In the present work, the modified cell model is reformulated in the isothermal-isobaric ensemble and its use in simulation studies of fluid-solid transitions is considered [3-7]. The simulation results indicate that as the strength of the field is reduced at constant pressure, the transition from the solid to the fluid phase is smooth and continuous at low and moderate pressures. In contrast, at high pressures, the passage from the solid to the fluid occurs via a discontinuous first-order phase transition. The special point that separates continuous from discontinuous behavior is very close to the mechanical stability point, which now appears as an inflection point in the pressure-density isotherm of the solid phase. Hence, the mechanical stability point plays the role of some type of critical/Curie point for the modified cell model. The fluid-solid transition of the Lennerd-Jones model system on an isotherm that corresponds to a reduced temperature of 2 is determined by analyzing the field-induced, order-disorder transition of the corresponding modified cell model in the high-pressure, vanishing-field limit using flat-histogram techniques . It is also shown that this model can be used to link the fluid with the solid phase, thus reducing the number of simulated states in thermodynamic integration .
The use of the modified cell model in simulations of fluid-solid transitions on subcritical isotherms is also considered . Specifically, the fluid-solid transition of a system of Lennard-Jones particles is determined for the isotherm that corresponds to a reduced temperature of unity, which is lower than the known critical temperature of this system. Constant-pressure simulations of the corresponding constrained cell model at a reduced temperature of unity show that there is a first-order phase transition between a dilute, gas-like and a dense, liquid-like phase, respectively. This transition, which is the analogue of the gas-liquid transition of the unconstrained system, terminates at a critical point. The corresponding phase diagram of the constrained cell model is determined through constant-pressure simulations. It is found that the critical temperature and pressure of the constrained system are both higher than those of the unconstrained system. The main reason for this behavior is the reduction of the entropy of the system caused by the single occupancy constraint. Apart from this first-order, gas-liquid phase transition, the behavior of the pressure-density subcritical isotherms of the fluid (unconstrained) and the solid (constrained) phase is similar to supercritical isotherms. The fluid-solid transition of the Lennard-Jones model at a reduced temperature of unity is obtained by analyzing the field-induced phase transition of the modified cell model and by thermodynamic integration using the same model .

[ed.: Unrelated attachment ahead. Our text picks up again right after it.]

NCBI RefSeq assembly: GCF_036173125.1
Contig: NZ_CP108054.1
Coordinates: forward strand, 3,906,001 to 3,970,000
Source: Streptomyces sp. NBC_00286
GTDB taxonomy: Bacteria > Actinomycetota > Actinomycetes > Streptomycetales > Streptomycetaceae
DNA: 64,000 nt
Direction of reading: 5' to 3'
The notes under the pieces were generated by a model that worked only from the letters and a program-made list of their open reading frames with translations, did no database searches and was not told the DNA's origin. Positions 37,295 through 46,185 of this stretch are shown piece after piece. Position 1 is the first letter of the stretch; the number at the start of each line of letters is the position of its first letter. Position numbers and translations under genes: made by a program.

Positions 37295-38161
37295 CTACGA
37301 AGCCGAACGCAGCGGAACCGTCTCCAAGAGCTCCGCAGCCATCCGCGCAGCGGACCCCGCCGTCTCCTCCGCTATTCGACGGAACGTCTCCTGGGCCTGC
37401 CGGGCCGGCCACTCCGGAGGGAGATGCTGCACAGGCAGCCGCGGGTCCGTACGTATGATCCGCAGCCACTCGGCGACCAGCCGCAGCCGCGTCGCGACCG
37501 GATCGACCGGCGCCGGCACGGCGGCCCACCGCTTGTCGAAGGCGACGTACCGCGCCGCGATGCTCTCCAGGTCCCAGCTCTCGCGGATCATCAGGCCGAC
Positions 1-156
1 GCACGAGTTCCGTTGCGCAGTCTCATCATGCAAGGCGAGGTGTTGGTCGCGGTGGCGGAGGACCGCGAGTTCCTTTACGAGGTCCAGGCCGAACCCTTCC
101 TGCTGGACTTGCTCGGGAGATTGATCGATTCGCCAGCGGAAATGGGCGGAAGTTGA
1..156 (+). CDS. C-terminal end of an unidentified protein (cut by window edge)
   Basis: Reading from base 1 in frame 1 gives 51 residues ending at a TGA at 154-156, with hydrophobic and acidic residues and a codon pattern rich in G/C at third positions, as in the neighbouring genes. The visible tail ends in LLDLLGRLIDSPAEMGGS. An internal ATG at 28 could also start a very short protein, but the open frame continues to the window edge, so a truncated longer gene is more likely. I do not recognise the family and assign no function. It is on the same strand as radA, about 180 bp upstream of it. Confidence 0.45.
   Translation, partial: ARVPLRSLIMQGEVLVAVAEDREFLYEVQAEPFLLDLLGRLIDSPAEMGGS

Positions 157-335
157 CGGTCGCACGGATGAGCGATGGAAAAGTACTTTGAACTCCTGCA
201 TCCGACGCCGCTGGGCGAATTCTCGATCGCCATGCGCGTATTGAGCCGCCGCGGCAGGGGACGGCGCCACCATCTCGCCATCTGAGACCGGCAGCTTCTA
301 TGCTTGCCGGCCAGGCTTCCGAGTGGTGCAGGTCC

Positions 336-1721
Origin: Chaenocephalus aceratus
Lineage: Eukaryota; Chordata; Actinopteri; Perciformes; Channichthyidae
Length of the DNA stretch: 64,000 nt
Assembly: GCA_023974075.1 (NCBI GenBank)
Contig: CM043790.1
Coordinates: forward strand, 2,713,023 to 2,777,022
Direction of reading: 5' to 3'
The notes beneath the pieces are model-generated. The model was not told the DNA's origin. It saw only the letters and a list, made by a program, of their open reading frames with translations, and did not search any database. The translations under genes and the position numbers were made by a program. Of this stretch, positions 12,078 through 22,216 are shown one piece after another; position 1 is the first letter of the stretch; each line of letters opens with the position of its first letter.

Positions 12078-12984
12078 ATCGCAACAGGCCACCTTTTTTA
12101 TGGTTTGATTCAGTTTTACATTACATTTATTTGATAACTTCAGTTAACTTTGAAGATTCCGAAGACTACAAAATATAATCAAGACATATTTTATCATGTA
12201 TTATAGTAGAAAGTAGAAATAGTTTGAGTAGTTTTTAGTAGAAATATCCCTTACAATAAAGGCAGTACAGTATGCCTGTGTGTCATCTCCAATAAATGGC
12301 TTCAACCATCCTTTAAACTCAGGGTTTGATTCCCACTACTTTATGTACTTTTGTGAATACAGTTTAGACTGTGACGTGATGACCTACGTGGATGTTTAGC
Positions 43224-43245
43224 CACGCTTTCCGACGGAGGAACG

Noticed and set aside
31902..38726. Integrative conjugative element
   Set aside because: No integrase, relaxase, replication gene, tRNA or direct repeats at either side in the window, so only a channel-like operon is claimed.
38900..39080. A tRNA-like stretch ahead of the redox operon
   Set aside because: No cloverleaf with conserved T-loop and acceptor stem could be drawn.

In all cases considered in this work [3-7], fluid-solid coexistence is determined through finite-size scaling techniques for first-order phase transitions. These scaling techniques are based on analyzing the size-dependent behavior of susceptibilities and dimensionless moment ratios of the order parameter. The data for small systems appear to be irregular and they do not conform at all to the expected scaling forms [5-7]. The main reason for this peculiar behavior is the approximate nature of accounting for long-range corrections in the energy evaluation, which is more pronounced for small systems. Since these effects become progressively smaller as the system size increases, the results for moderate and large systems conform well to the scaling laws and yield reliable estimates of phase coexistence in the limit of infinite size. The scaling analysis clearly demonstrates the importance of accounting for size effects in simulation studies of fluid-solid transitions.